People from Chicago rave about their Garrett Mix special popcorn, with a mix of half caramel corn and half cheese flavor. At first that sounded to me like mixing Cracker Jack with Cheetos—ugh. But when I tried some, I learned that the odd-sounding combination makes a highly addictive blend. Somehow the powdery cheese popcorn provides the perfect umami + buttery flavor with the sweet, candy caramel corn. Plus, the cheese corn's puffy, soft texture is a great contrast to the hard, crunchy caramel corn. I found a very similar "Chicago Mix" popcorn available locally from Cretors. Warning: Costco has GIANT sized bags—way too easy to binge! A safe approach is to get the multi-packs of smaller bags: stays fresher and provides automatic portion control.
The 1960's was a heady time for the music biz and Follow the Music: The Life And High Times Of Elektra Records In The Great Years Of American Pop Culture is a huge 441-page book—and a fantastic history of industry pioneer and Rock and Roll Hall of Famer Jac Holzman. Sure, I loved the endless details on the famous artists on Elektra, like The Doors, Judy Collins, Carly Simon, and Jackson Browne, but just as interesting was the story of the business side of the early days record business.
Jac Holzman started recording folk music when he was just 19 and time and again his instincts served him well as a clever record producer and businessman. I was reminded of the many Elektra LPs I have owned, from less famous folk music to the recordings of stereo sound effects and environments, which as Holzman explains, was a thrifty way to make royalty-free records. He also came up with the concept of producing sampler LPs with an assortment of Elektra artists on one LP—great promotion and low cost!
Rather than a continuous narrative, the book is collection of interview snippets, edited and sequenced in chronological order to create a talking time line of various memories and points of view. I like how Jac Holzman's usually gets the last word.
Why should people have all the freeze-dried fun? Our two cats go CRAZY for these PureBites cat snacks made of chicken. No, I haven't tried them myself, but they have the same feel and crunchy texture as the little freeze dried marshmallows (called "marbits") in Lucky Charms cereal. I like that they have just ONE ingredient: chicken. So do our cats.
My wife and I both to love to watch artist James Gurney's fantastic plein air demos. (He's the guy who did those great "Dinotopia" books!) We think he's a really talented painter and also a terrific video blogger. He chooses lots of different subjects (not just "pretty" outdoor scenes), and undertakes rather bold and brave approaches. He'll demonstrate crazy limited palates and color gamuts, but no matter the creative risk, he manages to pull it off. It's fun to watch him paint himself out of a corner! We joke: "we're watching paint dry" but he's really fun to watch. His videos have lots of creative touches in the production as well: creative audio drops of viewer comments, props and gizmos, and subtle video effects.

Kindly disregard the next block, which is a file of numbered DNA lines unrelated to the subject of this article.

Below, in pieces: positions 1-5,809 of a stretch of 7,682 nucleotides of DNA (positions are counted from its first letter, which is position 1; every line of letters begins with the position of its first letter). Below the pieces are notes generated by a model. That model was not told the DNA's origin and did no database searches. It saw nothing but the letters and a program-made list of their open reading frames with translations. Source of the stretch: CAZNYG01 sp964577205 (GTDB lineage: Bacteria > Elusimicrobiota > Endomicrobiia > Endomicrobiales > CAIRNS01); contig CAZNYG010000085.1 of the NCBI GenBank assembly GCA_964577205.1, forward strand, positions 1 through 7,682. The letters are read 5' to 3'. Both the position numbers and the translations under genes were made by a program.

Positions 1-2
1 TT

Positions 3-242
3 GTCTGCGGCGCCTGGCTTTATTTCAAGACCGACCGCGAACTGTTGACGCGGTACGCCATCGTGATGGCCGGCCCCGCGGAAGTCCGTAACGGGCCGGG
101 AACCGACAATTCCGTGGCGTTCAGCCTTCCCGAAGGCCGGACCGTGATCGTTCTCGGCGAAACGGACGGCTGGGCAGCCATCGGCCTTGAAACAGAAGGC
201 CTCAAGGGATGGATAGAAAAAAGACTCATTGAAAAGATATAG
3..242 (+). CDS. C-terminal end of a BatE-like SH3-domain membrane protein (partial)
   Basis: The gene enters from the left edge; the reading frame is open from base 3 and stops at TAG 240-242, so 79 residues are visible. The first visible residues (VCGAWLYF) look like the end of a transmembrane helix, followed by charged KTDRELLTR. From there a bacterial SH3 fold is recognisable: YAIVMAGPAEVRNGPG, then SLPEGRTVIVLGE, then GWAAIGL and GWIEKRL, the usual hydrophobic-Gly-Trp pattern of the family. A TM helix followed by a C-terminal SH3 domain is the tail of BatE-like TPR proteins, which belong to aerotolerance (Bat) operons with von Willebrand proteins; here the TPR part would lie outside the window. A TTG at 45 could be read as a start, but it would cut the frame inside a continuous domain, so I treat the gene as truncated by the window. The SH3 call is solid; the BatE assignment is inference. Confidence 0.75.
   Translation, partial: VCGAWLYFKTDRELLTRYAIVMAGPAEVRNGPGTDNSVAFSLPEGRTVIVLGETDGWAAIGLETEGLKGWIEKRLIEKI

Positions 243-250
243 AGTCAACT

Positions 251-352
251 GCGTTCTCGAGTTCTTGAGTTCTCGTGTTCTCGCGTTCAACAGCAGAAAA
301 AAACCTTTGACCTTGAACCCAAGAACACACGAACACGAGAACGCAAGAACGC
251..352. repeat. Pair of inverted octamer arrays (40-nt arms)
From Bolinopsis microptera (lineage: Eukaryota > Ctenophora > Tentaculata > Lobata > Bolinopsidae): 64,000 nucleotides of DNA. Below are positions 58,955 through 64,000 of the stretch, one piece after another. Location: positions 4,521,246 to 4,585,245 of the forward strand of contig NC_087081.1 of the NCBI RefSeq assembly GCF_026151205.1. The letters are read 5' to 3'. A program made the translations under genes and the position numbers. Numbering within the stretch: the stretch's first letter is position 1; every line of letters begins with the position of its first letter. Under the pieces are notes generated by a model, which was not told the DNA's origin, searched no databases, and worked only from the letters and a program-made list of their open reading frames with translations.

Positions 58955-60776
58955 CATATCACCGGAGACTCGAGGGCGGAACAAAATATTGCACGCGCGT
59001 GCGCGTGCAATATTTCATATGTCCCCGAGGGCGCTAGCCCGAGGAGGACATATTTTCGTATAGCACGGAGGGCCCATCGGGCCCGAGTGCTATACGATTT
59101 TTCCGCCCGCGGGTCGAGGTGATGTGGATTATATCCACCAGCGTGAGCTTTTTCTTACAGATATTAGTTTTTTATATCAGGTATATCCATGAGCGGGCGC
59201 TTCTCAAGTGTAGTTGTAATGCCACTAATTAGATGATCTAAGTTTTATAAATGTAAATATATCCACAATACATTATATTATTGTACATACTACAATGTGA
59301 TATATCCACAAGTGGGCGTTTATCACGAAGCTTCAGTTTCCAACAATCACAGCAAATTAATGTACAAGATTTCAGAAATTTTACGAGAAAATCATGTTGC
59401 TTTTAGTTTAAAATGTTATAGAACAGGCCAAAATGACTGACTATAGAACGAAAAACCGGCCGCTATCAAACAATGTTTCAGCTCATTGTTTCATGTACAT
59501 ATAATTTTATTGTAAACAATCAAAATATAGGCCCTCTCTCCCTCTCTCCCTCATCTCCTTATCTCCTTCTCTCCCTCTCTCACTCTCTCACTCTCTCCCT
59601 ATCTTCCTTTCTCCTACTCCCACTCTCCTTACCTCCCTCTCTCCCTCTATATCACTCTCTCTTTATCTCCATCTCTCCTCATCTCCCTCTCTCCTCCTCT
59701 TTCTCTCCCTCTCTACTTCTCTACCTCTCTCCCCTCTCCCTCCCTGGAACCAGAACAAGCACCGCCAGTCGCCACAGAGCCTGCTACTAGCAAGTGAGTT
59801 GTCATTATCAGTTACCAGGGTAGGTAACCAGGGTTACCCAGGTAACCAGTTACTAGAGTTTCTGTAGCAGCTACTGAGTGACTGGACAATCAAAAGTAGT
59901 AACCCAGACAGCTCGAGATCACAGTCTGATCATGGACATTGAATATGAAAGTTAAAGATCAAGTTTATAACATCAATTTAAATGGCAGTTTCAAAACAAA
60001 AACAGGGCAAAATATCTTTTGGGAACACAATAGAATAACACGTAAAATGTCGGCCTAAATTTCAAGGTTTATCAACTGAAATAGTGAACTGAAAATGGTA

Record Store Day never fails to unearth rare, sonic treasures and one of this year's offerings is a 1964 recording from a young Jim Messina (later of Buffalo Springfield, Poco, Loggins & Messina). This fun reissue LP of surf music is "full of fierce, fiery, and infectious surf rock instrumentals with just enough sounds from the strip to get your motor running!" Come for the guitar picking, stay for the sound effects of revving motors, squealing tires, and reverberated rhythms. Available as streaming, mp3's, audio CD, and best of all, pressed in cool, clear blue vinyl in the original graphic LP sleeve! (While you're there, check out the rest of the amazing Sundazed catalog–and by the way, please go support your local record store!)
I totally dug this wonderful book of the early days of rock and roll [Amazon], featuring the creators of the music and the gear. Even if you already know some of the history of Leo Fender and Les Paul, you'll enjoy this imaginative retelling of how Stratocasters, Fender amps, and Gibson Les Paul guitars came to be. It's like you're right there at Leo's backyard cook out with Paul Bigsby and Les Paul sharing—and stealing!– the latest cool guitar innovations. Sure, Eric Clapton and Jimi Hendrix are included, but it's the lore of the early days that really comes to life, like guitar slinger Dick Dale and his wild man, loud style that fried amps and shredded speakers. Just for him, Leo birthed 'The Showman,' the first powerful "stack" amplifier with special heavy-duty JBL speaker–and instantly lost the hearing in one ear while doing it. That's LOUD! Even non-musicians will enjoy reading this lively tale of the rock-and-roll arms race.
I remember a really odd guest on the Merv Griffin Show back when it was broadcast from NYC in the 60's. In the middle of the usual anodyne talk show chit chat came a most highly unusual dark and dour figure: a stout man with a Moe Howard haircut, mad flashing eyes, and permanent scowl.
He'd make the wildest, non-sequitur pronouncements in a booming Germanic voice "Einstein is dead. Schopenhauer is dead… and I'm not feeling so well myself!" Many years later he turned up as frequent and agitated guest of David Letterman, who described Brother Theodore as "a noted philosopher, metaphysician, and podiatrist." Who was this wild character?